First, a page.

(Fiction) Storybook Epic Fail

Tran Nguyen

For eight and a half heady weeks, Kell worked as a sales rep for a liquor distributor, which was arguably the best job she ever had and probably ever could have. It was definitely the only job she was qualified for. I’m sure there was more to it than this, but the way she described it, she basically got paid to bar hop. Her boss straight up asked her to spend her nights hanging out in random bars drinking and getting to know the bartenders, and of course occasionally plugging her company’s business. He understood, I think, that one distributor was pretty much like another. What he was offering these guys were regular chances to hang out with a pretty girl while on the clock. It should’ve been a slam dunk for her and an easy route to credit card bills, overdue utility payments, and overpriced rent in a share house way out on Long Island. Alas.

I’d love to say she ended up getting fired for some storybook epic fail—crashing an ice cream truck full of stolen whiskey into a daycare center while fleeing the police with her accomplices: a disgraced Mafia hitman, four flamboyant strippers of uncertain gender, and a tattooed donkey named Manuel whose skin bore a map to treasure buried in the deserts of Mexico by Sancho Panza himself. Really though it was because all she did was party and never ended up selling anything. Toward the end of her first month, she panicked. To keep her boss from finding out, and give herself one more chance, she used her ample feminine wiles to convince a couple of the bartenders she’d met to put in big orders and then avail themselves of the company’s cancellation policy a few days later, after the month had closed, making it look—for a few weeks anyway—like she was at least minimally competent.

She didn’t wait around to get fired after the second month. She just stopped showing up. For a few weeks after that, she shacked up with one of the bartenders, Shandra. That, too, should’ve been a sweet deal. Shandra wasn’t just a bartender, she was a bassist in a moderately successful local band, and she really liked Kell and probably would have let her stay indefinitely if she hadn’t come home late from a gig where Kell failed to show and found her on the couch riding this six-foot-two guy named Yantos, who she hooked up with from time to time. Dude looked like Frank Zappa if Frank Zappa had played in the NFL. I’m reliably informed he had a very large penis. Shandra didn’t kick Kell out right away. After all, her and Kell weren’t officially an item. But according to Kell it was hella awkward after that, and once it was clear that, as far as Shandra was concerned, there was no going back to how things had been, Kell moved on again.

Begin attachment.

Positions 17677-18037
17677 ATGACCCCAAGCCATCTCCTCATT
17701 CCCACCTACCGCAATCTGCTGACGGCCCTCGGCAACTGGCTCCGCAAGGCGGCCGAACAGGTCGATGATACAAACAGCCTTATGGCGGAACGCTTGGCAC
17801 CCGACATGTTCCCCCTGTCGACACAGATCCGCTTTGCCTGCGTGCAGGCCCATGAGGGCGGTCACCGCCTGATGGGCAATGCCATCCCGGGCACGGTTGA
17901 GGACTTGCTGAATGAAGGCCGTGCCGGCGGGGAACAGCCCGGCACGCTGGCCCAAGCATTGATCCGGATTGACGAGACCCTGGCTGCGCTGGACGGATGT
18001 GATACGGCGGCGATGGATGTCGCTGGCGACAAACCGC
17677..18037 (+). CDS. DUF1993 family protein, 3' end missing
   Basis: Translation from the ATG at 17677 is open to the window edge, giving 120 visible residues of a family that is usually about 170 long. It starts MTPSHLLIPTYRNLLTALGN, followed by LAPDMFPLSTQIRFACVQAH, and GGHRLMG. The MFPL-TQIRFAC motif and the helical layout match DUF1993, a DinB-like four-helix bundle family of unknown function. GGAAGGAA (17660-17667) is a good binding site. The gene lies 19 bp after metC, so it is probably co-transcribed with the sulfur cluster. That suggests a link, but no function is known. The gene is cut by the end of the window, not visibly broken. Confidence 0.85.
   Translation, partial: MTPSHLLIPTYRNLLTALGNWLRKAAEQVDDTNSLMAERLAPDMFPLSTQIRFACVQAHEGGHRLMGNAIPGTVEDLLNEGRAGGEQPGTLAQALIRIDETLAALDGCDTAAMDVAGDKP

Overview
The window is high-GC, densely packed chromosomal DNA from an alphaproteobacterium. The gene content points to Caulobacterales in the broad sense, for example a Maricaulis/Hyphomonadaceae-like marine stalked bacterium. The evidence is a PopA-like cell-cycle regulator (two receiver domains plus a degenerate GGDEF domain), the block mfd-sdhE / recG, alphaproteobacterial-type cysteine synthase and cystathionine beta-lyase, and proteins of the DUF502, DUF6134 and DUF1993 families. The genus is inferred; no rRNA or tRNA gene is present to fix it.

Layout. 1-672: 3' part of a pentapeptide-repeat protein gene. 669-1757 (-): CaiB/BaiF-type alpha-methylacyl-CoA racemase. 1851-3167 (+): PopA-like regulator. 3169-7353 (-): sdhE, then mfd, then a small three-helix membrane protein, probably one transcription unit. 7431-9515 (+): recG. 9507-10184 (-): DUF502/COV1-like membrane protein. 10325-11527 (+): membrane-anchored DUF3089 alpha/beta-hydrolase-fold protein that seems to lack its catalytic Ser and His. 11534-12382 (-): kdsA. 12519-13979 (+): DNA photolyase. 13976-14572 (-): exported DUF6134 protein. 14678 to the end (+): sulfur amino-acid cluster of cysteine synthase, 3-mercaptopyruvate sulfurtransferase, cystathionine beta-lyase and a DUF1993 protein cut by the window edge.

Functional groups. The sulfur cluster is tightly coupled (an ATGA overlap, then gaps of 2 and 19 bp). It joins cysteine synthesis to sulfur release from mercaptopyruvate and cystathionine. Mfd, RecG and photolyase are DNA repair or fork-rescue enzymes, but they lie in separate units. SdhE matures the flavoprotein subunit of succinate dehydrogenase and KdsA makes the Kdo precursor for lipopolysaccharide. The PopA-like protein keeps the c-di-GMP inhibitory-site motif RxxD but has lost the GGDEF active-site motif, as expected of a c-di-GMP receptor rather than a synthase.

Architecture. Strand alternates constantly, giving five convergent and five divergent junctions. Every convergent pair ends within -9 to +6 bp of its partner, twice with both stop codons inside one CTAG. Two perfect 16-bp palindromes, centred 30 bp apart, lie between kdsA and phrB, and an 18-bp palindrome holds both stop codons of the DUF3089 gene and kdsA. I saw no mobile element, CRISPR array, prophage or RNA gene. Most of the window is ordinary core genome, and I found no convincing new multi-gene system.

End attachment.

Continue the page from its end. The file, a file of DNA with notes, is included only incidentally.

Naturally, in my shotgun attempt to find her, I reached out to all those people, as well as quite a few more, which felt completely like sailing in the wake of an oil tanker. Kell had cut a path through all those people’s lives—and churned them to froth. Most had yet to fully recover and went from being happy that she was in trouble to hopeful that it might somehow bring them back to her. It was a little distressing, though, how few of them had heard of me. Kell was apparently very skilled at compartmentalizing her life. I learned real quick that referring to myself as her best friend did not, as I had hoped, encourage anyone to open up to me. It only invited suspicion. By the time I found Yantos selling stolen bric-a-brac on a blanket near St. Mark’s Place, my story was that her grandmother had died and left her some stuff and her parents had called me in a desperate attempt to track her down. Most people knew Kell had problems with her parents, especially her dad, but who doesn’t like dear old grandma?

By the second day of that, I’d had enough. I did the friend bit, I decided. It wasn’t my fault she was playing Jimmy Hoffa. Enough people knew that I was looking for her that I figured whenever she finally came up for air, one of them was bound to steer her my way. Truth is, I was feeling guilty about the whole thing. More than once, I caught myself dreaming on the train about what I would do with my share of the money—if for some stupid reason it turned out not to be a scam—and that made me sick. That’s how they do it. Rich people. That’s how they get everyone to go happily along with all their shit. I wanted a do-over. I wanted to go back to Lykke’s house and throw that heavy stack of money in his face. Or better yet, make him eat it. I had no idea how I would possibly do that, but dreaming about all the various ways he might meet a vile end was better than dreaming about all the ways I was up for sale.


rough cut from my forthcoming occult mystery, FEAST OF SHADOWS.

cover image by Tran Nguyen